First "clown" in space to show urgency of global water crisis
Space's First Clown Reaches International Space Station
Billionaire Cirque du Soleil founder Guy Laliberte arrives at the International Space Station and -- true to form -- dons a clown nose. During his brief tourist trip to the ISS, Laliberte plans to coordinate from the ISS a 120-minute, 14-city show on Earth featuring former U.S. Vice President Al Gore, Peter Gabriel and U2.
Guy Laliberte, the billionaire founder of Cirque du Soleil, arrived at the International Space Station Oct. 1 and—to no one's surprise—slapped on a clown nose and began yukking it up with crew members of the space station. Laliberte is the seventh paying (reportedly $35 million) space tourist to travel to the station.
Laliberte blasted off into space early Sept. 30 aboard a Russian Soyuz craft along with Russian cosmonaut Maxim Surayev and American astronaut Jeffrey Williams. While Surayev and Williams are scheduled for a six-month tour of duty at the space station, Laliberte is returning to Earth Oct. 11.
"I'm adapting pretty good. I love that thing [the space station], but I ain't staying six months," Laliberte said in a video linkup between the space station and Russian Mission Control outside Moscow.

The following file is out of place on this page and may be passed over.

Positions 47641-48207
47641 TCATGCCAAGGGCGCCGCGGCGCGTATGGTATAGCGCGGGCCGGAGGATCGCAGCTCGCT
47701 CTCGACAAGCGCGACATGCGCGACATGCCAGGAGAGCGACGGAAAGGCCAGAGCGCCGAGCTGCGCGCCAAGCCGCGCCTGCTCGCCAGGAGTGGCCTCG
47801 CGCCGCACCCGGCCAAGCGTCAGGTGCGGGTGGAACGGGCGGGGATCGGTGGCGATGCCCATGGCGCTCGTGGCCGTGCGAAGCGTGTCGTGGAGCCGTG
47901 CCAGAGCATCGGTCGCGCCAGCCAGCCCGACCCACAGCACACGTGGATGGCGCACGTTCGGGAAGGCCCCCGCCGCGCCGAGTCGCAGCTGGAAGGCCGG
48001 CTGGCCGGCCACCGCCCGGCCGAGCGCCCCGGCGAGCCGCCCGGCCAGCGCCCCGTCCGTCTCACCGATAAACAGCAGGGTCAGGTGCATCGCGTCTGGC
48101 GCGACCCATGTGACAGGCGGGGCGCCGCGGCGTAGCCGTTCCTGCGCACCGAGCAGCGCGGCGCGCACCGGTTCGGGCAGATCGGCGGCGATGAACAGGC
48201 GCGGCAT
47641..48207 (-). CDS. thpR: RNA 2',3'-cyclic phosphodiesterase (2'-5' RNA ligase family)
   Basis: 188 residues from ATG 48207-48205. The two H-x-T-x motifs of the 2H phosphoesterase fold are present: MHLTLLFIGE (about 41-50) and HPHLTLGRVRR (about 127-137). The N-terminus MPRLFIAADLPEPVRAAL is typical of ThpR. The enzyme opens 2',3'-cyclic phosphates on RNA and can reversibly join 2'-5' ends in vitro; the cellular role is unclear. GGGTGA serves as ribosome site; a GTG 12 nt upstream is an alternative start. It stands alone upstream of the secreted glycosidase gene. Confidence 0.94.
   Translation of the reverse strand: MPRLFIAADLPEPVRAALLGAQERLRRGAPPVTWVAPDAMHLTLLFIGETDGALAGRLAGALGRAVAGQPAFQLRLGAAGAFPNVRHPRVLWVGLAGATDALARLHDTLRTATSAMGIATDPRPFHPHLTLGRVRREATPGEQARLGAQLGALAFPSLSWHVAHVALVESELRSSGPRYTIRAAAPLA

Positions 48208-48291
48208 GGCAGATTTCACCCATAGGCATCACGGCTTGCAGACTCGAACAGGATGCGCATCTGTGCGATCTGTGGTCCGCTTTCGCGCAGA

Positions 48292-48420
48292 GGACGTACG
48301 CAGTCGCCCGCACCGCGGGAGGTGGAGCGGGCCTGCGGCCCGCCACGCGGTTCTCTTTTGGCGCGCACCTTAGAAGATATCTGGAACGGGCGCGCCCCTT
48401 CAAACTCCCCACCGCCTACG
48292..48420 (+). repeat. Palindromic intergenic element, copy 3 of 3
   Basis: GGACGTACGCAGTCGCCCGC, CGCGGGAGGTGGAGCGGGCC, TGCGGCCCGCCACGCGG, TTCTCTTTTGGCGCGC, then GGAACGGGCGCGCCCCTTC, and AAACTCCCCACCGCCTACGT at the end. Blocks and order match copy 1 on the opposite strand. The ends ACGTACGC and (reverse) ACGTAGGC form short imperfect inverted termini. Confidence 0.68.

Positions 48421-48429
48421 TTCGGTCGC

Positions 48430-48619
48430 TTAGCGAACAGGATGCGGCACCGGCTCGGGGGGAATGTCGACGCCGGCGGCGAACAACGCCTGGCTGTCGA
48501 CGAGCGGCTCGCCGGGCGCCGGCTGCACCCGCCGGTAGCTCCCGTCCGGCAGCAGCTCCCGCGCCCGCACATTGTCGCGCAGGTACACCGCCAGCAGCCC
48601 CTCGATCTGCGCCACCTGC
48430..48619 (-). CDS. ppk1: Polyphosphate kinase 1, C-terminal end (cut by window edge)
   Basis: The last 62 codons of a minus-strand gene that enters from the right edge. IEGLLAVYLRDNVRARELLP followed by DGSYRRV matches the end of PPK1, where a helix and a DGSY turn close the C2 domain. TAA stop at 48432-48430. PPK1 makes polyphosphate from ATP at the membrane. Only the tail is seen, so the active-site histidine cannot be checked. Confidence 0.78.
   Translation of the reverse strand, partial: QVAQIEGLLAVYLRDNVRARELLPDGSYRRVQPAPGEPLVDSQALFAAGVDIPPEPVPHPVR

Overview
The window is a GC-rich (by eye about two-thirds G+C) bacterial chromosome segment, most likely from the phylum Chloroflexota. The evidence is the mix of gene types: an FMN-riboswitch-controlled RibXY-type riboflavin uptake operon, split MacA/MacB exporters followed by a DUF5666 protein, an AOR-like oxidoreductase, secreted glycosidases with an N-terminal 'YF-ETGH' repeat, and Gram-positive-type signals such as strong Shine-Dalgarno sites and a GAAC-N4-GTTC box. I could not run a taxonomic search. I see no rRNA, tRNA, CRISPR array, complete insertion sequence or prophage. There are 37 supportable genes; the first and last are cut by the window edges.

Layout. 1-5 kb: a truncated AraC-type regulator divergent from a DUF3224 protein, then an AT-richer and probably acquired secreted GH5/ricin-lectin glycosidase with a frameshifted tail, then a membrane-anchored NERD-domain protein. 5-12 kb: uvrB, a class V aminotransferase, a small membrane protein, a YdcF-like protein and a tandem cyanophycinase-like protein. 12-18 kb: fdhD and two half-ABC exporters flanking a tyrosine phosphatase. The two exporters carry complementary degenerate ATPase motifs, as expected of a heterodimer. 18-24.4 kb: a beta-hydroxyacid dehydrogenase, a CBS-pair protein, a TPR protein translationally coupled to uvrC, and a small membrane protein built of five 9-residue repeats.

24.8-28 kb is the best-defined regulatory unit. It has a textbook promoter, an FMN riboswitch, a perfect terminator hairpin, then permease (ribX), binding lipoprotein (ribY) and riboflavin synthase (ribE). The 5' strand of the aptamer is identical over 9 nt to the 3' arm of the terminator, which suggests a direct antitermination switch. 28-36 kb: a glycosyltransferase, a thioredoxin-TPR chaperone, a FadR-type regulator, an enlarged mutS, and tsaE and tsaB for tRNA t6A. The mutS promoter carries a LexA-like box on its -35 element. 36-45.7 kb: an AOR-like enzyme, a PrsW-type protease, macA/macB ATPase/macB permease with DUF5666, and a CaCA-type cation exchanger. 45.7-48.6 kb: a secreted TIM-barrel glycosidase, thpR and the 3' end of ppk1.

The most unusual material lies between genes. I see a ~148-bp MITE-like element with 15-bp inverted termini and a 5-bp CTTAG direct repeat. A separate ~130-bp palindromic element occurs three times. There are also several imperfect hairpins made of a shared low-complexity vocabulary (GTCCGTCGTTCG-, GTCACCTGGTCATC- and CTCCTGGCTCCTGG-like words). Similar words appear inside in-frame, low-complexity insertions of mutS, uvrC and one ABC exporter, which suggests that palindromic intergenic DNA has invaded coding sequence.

In addition to a weightless juggling show, Laliberte also said he plans to bring some levity to the usually somber space station operations, suggesting tickling the ISS' crew in their sleep and other hijinks.
But the big show is scheduled for Oct. 9, when Laliberte plans to coordinate from space a 14-city show on Earth featuring former U.S. Vice President Al Gore, Peter Gabriel and U2 seeking to raise awareness through "artistic illustration of the humanitarian struggles and solutions associated with water." Laliberte is founder of the One Drop Foundation, a nonprofit dedicated to ensuring that everyone across the planet has access to water.
The event will take place simultaneously in Montreal; Moscow; Santa Monica, Calif.; New York City; Johannesburg; Mumbai; Marrakesh; Sydney; Osaka; Tampa, Fla.; Mexico City; Rio de Janeiro; Paris; and London and will be broadcast globally. In addition, the 120-minute show will be Webcast through the One Drop Foundation.
"The Earth will gaze up at the stars and resonate to the rhythms of artists and world-renowned figures who will demonstrate their commitment to water and pay tribute to this vitally important natural resource," states a press release from Laliberte."
I truly hope this awakens people to the urgency of this crisis. Without water there is no life on Earth. Perhaps seeing it from the ISS will be a humbling act for those of us who take it for granted here. I usually look down on the rich who do this as it being an extravagance. However, in this case since it was for such a good cause I support it wholeheartedly.